NominalValue is modified. Hence, if a real parameter is in
Percentage mode, then the
PlusMinus properties are determined from the
Percentage property and
NominalValue preserves the
Percentage property, and automatically updates the
b.NominalValue = 2.2; get(b)
NominalValue: 2.2000 Mode: 'Percentage' Range: [2.0900 2.5300] PlusMinus: [-0.1100 0.3300] Percentage: [-5.0000 15.0000] AutoSimplify: 'basic' Name: 'b'
Create an uncertain parameter with an asymmetric variation about its nominal value. Examine the properties to confirm the asymmetric range.
c = ureal('c',-5,'Percentage',[-20 30]); get(c)
NominalValue: -5 Mode: 'Percentage' Range: [-6 -3.5000] PlusMinus: [-1 1.5000] Percentage: [-20 30] AutoSimplify: 'basic' Name: 'c'
Create an uncertain parameter, specifying variability with
Percentage, but force the
Mode to be
d = ureal('d',-1,'Mode','Range','Percentage',[-40 60]); get(d)
NominalValue: -1 Mode: 'Range' Range: [-1.4000 -0.4000] PlusMinus: [-0.4000 0.6000] Percentage: [-40 60] AutoSimplify: 'basic' Name: 'd'
Finally, create an uncertain real parameter, and set the
AutoSimplify property to
e = ureal('e',10,'PlusMinus',[-23],'Mode','Percentage','AutoSimplify','Full')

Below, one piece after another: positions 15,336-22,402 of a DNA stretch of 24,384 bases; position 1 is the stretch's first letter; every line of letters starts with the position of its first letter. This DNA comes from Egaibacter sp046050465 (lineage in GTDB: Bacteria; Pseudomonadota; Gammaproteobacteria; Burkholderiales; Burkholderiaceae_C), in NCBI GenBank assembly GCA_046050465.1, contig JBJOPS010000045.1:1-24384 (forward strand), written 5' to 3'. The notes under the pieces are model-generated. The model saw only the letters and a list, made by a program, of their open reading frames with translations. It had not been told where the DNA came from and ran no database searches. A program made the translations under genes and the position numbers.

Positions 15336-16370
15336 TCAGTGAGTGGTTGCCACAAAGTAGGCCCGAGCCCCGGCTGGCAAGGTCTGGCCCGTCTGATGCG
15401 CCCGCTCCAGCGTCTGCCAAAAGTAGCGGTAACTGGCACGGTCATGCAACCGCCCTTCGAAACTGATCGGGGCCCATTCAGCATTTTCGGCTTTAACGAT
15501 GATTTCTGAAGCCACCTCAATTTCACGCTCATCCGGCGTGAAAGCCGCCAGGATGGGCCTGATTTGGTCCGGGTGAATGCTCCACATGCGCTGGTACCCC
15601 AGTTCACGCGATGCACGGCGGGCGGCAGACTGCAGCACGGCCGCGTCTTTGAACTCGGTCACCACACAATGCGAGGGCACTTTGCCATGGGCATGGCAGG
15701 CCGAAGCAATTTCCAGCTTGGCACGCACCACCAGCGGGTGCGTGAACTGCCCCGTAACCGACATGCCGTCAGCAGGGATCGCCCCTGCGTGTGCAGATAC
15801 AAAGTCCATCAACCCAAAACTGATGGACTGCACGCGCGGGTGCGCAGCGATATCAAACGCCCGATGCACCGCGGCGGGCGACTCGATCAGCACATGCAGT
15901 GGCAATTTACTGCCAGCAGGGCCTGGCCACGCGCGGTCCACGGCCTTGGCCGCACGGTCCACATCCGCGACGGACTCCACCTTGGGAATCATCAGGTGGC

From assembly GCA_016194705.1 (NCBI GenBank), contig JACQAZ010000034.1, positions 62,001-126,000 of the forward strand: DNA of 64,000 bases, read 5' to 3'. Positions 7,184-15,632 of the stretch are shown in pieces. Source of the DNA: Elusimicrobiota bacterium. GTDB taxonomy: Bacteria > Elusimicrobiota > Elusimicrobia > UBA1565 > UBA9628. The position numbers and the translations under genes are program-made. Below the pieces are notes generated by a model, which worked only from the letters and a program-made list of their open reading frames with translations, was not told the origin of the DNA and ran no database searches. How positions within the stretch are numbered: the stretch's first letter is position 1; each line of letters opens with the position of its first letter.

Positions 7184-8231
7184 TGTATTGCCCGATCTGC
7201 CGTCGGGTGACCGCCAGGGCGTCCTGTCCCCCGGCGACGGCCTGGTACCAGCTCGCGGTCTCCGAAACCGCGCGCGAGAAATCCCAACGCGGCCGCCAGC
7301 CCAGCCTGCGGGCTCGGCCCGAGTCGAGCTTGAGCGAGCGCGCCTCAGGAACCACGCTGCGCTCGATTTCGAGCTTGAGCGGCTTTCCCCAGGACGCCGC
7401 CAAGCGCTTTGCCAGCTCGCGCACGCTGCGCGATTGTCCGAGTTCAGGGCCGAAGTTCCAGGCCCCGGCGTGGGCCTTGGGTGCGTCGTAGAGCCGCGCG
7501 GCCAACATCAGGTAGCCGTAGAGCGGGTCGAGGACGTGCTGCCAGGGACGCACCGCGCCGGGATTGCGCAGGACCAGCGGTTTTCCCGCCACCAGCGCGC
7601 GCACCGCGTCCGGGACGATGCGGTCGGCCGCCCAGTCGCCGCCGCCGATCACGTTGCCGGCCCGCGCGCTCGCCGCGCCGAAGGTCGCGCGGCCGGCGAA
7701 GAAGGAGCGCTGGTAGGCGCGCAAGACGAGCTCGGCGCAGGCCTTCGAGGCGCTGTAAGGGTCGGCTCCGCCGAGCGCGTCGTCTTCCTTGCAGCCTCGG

Uncertain real parameter "e" with nominal value 10 and variability [-230,230]%.
NominalValue: 10 Mode: 'Percentage' Range: [-13 33] PlusMinus: [-23 23] Percentage: [-230 230] AutoSimplify: 'full' Name: 'e'
Specifying conflicting values for
Range/Percentage/PlusMinus when creating a
ureal element does not result in an error. In this case, the last specified property is used. This last occurrence also determines the
Mode is explicitly specified, in which case that is used, regardless of the property/value pairs ordering.
f = ureal('f',3,'PlusMinus',[-2 1],'Percentage',40)
Uncertain real parameter "f" with nominal value 3 and variability [-40,40]%.
g = ureal('g',2,'PlusMinus',[-2 1],'Mode','Range','Percentage',40)
Uncertain real parameter "g" with nominal value 2 and range [1.2,2.8].
ans = 'Range'
Create an uncertain real parameter, use
usample to generate 1000 instances (resulting in a 1-by-1-by-1000 array), reshape the array, and plot a histogram, with 20 bins (within the range of 2 to 4).
h = ureal('h',3); hsample = usample(h,1000); hist(reshape(hsample,[1000 1]),20);
Make the range nonsymmetric about the nominal value, and repeat the sampling, and histogram plot (with 40 bins over the range of 2-to-6)
h.Range = [2 6]; hsample = usample(h,1000); hist(reshape(hsample,[1000 1]),40);
The distribution is still uniform. The distribution used by
usample is uniform in the actual value of the uncertain real parameter. However, highly skewed ranges can lead to poor numeric conditioning and poor results. Therefore, for meaningful results, avoid highly skewed ranges where the nominal value is orders of magnitude closer to one end of the range than to the other.
There is no notion of an empty
ureal (or any other uncertain element, for that matter).
ureal, by itself, creates an element named
'UNNAMED', with default property values.